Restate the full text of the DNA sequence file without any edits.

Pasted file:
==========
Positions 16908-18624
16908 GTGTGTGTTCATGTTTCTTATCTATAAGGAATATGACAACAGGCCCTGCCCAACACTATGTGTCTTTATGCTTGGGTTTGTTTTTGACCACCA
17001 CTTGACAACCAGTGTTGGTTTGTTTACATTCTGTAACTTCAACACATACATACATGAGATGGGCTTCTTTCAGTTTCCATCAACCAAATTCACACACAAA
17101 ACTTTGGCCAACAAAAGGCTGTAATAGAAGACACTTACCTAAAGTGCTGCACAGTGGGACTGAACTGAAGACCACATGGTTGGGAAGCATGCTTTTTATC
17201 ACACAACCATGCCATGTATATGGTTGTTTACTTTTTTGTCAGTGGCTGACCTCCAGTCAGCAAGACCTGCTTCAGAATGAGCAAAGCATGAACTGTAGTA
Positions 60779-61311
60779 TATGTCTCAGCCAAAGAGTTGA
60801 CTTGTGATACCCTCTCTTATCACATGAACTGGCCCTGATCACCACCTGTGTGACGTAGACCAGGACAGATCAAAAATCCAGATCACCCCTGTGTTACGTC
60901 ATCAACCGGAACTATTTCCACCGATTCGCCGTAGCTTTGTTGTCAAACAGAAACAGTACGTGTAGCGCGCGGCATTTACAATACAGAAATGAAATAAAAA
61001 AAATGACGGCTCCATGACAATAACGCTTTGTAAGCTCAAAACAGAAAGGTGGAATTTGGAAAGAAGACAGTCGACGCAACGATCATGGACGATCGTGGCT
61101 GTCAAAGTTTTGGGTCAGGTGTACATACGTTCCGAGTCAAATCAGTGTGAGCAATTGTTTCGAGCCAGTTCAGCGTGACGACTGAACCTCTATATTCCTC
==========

Positions 16908-18624
16908 GTGTGTGTTCATGTTTCTTATCTATAAGGAATATGACAACAGGCCCTGCCCAACACTATGTGTCTTTATGCTTGGGTTTGTTTTTGACCACCA
17001 CTTGACAACCAGTGTTGGTTTGTTTACATTCTGTAACTTCAACACATACATACATGAGATGGGCTTCTTTCAGTTTCCATCAACCAAATTCACACACAAA
17101 ACTTTGGCCAACAAAAGGCTGTAATAGAAGACACTTACCTAAAGTGCTGCACAGTGGGACTGAACTGAAGACCACATGGTTGGGAAGCATGCTTTTTATC
17201 ACACAACCATGCCATGTATATGGTTGTTTACTTTTTTGTCAGTGGCTGACCTCCAGTCAGCAAGACCTGCTTCAGAATGAGCAAAGCATGAACTGTAGTA
Positions 60779-61311
60779 TATGTCTCAGCCAAAGAGTTGA
60801 CTTGTGATACCCTCTCTTATCACATGAACTGGCCCTGATCACCACCTGTGTGACGTAGACCAGGACAGATCAAAAATCCAGATCACCCCTGTGTTACGTC
60901 ATCAACCGGAACTATTTCCACCGATTCGCCGTAGCTTTGTTGTCAAACAGAAACAGTACGTGTAGCGCGCGGCATTTACAATACAGAAATGAAATAAAAA
61001 AAATGACGGCTCCATGACAATAACGCTTTGTAAGCTCAAAACAGAAAGGTGGAATTTGGAAAGAAGACAGTCGACGCAACGATCATGGACGATCGTGGCT
61101 GTCAAAGTTTTGGGTCAGGTGTACATACGTTCCGAGTCAAATCAGTGTGAGCAATTGTTTCGAGCCAGTTCAGCGTGACGACTGAACCTCTATATTCCTC